Guides & Tools to Help Get Started with Android Programming
Android development is primarily done in Java, which is great because it is already an established, stable language with a large community around it in addition to the Android community itself. If you’re interested in getting started with Android development, here are some key resources to help you get off the ground, depending on your experience with development and Java. Because there are so many disparate resources for learning Java and the Android environment, we wanted to pull together the crucial resources to learning the platform and running your first application.
If we’ve missed valuable resources or other tools in our research, please definitely let us know and we’ll add them in an update to the article later.
If you’re not familiar with Java programming or object-oriented development concepts, it’s important to start at the basic level of the language as you learn the Android platform. Google’s own Android Developer’s Guide assumes significant knowledge of programming concepts, conventions, and tools. While you don’t need to be an expert, if you’re not comfortable with a command line or don’t already have Eclipse installed, their guide will not start you in a position to be successful. There are other great getting-started guides available from good resources, but they also expect at least some background Java knowledge before you can be productive with the tutorial and do more than just follow provided steps. If you already have a background in Java development and techniques, you can skip this step.
As a result, if you’re a true beginner, try getting started with learning at least some basic Java before diving into the world of Android. Two solid guides for learning Java are: “Learn Java for Android Development” and this post, “Top 5 Resources For Learning Java for Android”. Unfortunately, the materials are pretty dry but are short primers on Java basics, geared to educate you with the minimum knowledge to be effective once you dive into Android development.
Once you’ve figured out the essentials of Java development and are comfortable with the concepts, you can get started with the Google-supplied Android Developer’s Guide or with Smashing Magazine’s Get Started Developing for Android. These resources take you from installing the Android SDK and Eclipse, the preferred Android development environment, through creating a sample application and running it either in a virtual machine on your computer or on an Android device. There is a fairly steep learning curve here, but once you’ve run through this exercise you’ll have the practical skills to begin real development.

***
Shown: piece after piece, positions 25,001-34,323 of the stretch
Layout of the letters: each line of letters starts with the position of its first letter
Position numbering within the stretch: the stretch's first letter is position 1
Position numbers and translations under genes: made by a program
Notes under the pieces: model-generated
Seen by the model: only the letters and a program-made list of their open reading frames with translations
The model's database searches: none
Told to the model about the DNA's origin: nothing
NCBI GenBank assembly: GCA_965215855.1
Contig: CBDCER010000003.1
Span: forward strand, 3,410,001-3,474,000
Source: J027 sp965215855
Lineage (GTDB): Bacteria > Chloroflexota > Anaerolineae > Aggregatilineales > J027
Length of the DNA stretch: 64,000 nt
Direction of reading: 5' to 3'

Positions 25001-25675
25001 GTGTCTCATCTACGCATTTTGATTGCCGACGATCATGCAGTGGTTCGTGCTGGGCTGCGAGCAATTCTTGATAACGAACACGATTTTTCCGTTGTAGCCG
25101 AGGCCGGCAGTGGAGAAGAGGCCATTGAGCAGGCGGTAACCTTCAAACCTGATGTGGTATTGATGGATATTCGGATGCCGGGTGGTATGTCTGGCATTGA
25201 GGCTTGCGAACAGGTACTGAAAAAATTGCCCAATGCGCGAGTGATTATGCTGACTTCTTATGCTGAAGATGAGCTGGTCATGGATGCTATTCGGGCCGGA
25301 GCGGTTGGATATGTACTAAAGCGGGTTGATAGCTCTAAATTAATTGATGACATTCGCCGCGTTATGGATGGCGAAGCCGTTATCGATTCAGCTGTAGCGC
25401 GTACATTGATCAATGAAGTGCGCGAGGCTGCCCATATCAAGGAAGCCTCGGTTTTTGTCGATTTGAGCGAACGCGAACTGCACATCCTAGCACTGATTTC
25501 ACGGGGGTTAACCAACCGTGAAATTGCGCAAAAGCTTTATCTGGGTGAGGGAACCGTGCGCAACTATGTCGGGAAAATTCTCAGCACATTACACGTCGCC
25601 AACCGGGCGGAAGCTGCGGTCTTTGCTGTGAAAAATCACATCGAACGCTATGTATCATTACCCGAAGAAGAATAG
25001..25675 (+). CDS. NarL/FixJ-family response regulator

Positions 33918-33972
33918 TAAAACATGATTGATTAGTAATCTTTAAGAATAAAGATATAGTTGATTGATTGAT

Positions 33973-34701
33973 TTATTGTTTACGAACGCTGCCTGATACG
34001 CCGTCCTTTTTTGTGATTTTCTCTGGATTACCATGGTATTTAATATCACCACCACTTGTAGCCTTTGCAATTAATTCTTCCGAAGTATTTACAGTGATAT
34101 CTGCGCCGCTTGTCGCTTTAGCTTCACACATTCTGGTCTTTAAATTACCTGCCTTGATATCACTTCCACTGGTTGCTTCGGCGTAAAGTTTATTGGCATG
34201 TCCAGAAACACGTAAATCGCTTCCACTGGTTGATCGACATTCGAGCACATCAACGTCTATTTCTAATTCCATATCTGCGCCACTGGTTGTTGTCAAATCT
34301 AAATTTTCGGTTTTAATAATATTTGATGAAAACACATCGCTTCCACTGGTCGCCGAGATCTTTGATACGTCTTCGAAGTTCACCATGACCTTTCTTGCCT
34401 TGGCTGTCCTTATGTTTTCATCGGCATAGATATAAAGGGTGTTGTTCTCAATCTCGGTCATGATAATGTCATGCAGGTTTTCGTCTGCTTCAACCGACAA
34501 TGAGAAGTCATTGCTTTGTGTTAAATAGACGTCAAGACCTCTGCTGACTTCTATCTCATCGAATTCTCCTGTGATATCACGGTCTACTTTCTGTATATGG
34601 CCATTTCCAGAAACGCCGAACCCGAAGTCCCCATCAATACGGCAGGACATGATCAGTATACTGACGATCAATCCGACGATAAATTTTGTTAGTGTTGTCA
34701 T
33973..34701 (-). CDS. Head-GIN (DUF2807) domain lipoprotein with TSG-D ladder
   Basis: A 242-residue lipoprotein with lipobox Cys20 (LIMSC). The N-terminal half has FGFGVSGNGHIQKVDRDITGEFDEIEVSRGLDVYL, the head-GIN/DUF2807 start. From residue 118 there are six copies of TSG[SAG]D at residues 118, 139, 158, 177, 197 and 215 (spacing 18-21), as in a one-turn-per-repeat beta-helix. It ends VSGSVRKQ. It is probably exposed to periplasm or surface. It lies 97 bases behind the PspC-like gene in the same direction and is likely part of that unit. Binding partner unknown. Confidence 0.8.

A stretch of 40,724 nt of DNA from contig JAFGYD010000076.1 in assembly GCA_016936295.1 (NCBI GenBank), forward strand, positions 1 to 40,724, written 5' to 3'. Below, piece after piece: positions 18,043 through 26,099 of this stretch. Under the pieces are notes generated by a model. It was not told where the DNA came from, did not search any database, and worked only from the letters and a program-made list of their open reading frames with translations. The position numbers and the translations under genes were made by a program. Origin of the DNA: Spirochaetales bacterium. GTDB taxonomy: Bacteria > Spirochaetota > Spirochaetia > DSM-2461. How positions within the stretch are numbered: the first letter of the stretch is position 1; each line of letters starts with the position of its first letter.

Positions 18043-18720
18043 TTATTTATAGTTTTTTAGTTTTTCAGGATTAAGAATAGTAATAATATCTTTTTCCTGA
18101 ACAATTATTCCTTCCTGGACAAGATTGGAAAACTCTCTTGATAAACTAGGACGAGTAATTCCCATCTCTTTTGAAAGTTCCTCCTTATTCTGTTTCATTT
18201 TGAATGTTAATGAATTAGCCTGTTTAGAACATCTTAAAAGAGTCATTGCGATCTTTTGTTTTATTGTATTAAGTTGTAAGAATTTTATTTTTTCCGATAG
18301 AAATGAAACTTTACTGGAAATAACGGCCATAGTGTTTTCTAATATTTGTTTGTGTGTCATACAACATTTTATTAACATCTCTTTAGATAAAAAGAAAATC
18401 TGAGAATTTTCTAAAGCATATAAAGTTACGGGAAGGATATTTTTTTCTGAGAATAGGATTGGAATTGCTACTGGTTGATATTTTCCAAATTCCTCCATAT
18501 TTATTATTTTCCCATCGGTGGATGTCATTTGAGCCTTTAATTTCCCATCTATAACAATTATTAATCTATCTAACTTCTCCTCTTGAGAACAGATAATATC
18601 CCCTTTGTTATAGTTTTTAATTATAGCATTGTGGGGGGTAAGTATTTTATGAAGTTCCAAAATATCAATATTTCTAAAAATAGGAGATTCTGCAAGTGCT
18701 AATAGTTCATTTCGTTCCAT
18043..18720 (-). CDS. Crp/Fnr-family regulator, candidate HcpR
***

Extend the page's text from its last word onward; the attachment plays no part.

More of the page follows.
If you’re an experienced Java developer looking to add Android to your list of skills, there’s also a more recent guide available here, “Getting Started With Android Development” that assumes significant knowledge of Java and related technologies, but quickly briefs you on the Android platform and moves you from installing the Android SDK to writing your first application and deploying it to the Android Marketplace, a topic that most other entry-level guides do not cover.
While developing your skills and experience, here are some other resources that a number of existing Android developers on Kinvey’s Backend as a Service platform have found useful to increase their skills:
Vogella, updated regularly, with tutorials & training on Android and Java development (RSS)
Android Developer’s Blog, updated semi-regularly, news & updates about Android (RSS)
“Android” on StackOverflow, the world’s preeminent Q&A site for technical discussion.
Let us know how it goes, or if you find any other helpful resources to getting launched as an Android developer!